Considered as one of the greatest films ever made, Rashomon is a psychological thriller/crime movie directed in 1950 by none other than Akira Kurosawa.


5. Yojimbo

The film Yojimbo shows how greed for power consumes a man. It can be considered as a film of great story with the recognitions and awards it received.

The movie plays when Kuwabatake Sanjuro learns about two clans fighting over the ruling of the town. Sanjuro strongly believes that nobody between them deserves the political spot. He then decides to end both clans by killing them.

Behind the success of Yojimbo is the mastermind Akira Kurosawa. He then decided to pattern his next Samurai movie to it which eventually earned its own spot in the Japanese film industry.


4. Ugetsu

Another multi-awarded film, Ugetsu combines elements of war, ambition and the forbidden connection with ghosts. Under the direction of Kenji Mizoguchi, Ugetsu is also regarded as a masterwork of the Japanese cinema.

Genjuro receives a warning from a sage not to leave, but to stay in his town. However, he neglects the warning and leaves with Tobei to travel to a nearby town, leaving their wives. They both gain better sales.

As they decide to go back home, Tobei gets his share and leaves, hoping to fulfill his ambition of becoming a Samurai. As they realize to return, everything has already changed.

Earning the Silver Lion Award at the 1953 Venice Film Festival, Ugetsu is said to bring the Japanese cinema to the West.


3. Samurai Rebellion

Rated 8.4/10 by IMDb, Samurai Rebellion shares a story of a loving father fighting for his son. Receiving an award from the Venice Film Festival, Samurai Rebellion is sure to be of world-class category.

The Samurai Isaguro disagrees to marry his son Yogoro to the lord’s wife, Ichi. However, Yogoro accepts the lord’s order and soon finds love with Ichi. Their forced relationship gives birth to a daughter. When the lord’s son dies, he orders to have Ichi back to his household. Isaburo and Yogoro disagree and decide to fight for love and justice.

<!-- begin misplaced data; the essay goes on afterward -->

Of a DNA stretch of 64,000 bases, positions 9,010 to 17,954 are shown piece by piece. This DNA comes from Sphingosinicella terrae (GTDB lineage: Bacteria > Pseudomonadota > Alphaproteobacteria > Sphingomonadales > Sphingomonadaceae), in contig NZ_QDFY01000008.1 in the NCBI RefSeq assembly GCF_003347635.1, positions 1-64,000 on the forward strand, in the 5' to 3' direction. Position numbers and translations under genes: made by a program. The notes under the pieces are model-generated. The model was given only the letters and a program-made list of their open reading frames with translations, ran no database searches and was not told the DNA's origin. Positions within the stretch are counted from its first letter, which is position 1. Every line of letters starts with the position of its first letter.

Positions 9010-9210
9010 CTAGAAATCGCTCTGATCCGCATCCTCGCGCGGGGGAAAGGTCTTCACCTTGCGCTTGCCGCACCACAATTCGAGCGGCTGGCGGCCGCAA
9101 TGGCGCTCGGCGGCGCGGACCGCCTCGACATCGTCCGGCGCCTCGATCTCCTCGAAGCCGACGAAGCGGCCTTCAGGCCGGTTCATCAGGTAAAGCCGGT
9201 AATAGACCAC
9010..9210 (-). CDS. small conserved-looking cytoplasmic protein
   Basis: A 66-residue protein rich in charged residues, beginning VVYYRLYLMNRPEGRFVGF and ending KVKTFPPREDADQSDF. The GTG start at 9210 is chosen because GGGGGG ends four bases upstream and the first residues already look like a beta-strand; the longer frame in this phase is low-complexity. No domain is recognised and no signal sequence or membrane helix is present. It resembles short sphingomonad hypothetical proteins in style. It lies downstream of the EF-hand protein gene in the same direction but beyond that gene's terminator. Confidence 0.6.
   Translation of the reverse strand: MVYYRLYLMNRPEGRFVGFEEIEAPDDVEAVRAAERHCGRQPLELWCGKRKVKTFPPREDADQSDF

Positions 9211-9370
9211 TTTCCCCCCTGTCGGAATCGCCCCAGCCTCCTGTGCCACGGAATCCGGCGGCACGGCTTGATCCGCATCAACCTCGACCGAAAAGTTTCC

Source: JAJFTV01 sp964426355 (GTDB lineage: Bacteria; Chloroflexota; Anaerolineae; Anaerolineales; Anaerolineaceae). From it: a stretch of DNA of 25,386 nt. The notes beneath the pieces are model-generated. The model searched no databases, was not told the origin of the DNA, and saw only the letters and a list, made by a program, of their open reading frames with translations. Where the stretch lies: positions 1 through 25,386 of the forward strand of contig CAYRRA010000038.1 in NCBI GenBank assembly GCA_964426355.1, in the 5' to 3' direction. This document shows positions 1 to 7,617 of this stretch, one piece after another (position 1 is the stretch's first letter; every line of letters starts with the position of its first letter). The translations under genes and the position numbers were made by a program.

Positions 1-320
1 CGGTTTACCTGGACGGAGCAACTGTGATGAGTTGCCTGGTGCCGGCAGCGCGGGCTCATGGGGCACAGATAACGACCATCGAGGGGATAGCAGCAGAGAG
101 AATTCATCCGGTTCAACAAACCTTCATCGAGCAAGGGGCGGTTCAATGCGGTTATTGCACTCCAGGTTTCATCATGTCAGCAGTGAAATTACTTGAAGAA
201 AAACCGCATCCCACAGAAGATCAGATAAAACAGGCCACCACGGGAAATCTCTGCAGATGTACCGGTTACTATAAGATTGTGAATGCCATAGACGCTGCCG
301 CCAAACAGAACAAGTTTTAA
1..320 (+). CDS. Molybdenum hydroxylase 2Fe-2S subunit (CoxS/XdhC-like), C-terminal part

2. Seven Samurai

Japan’s third highest-grossing film of 1954, Seven Samurai makes a legacy other Samurai movies try to obtain. In the black-and-white screen period, Akira Kurosawa once again proved his artistry.

Seven Samurai promised to protect a village from a gang. They only demanded to be fed and to be provided a place to stay. As the gang accomplishes its plan, the villagers are hopeful that the Samurai are with them.

An originally 207 minute movie, Seven Samurai is sure to satisfy one’s entertainment appetite.


1. Harakiri

Harakiri takes the top spot with an 8.7/10 IMDb rating. This is one of Samurai movies that tells Kobayashi’s favorite theme: challenging authority.

As the Samurai lose their job, most of them suffer poverty. Some Samurai have made life-threatening decisions to provide for their family. Tsugumo Hanshiro seeks revenge after learning that his son-in-law was forced to die. He takes justice in his hands and overthrows the clan that dishonored his son-in-law.

Harakiri is filled with symbolism and political issues that are still considered to be relevant today. The original black-and-white movie was great enough to have a remake in 2011.



Samurai have played a significant role in shaping Japan as a country and its people. They have become a source of great inspiration in real life and fiction works. So sit and enjoy these treats, as any of these Samurai movies will not just entertain you, but will also take you of the beautiful culture of Japan in an instant.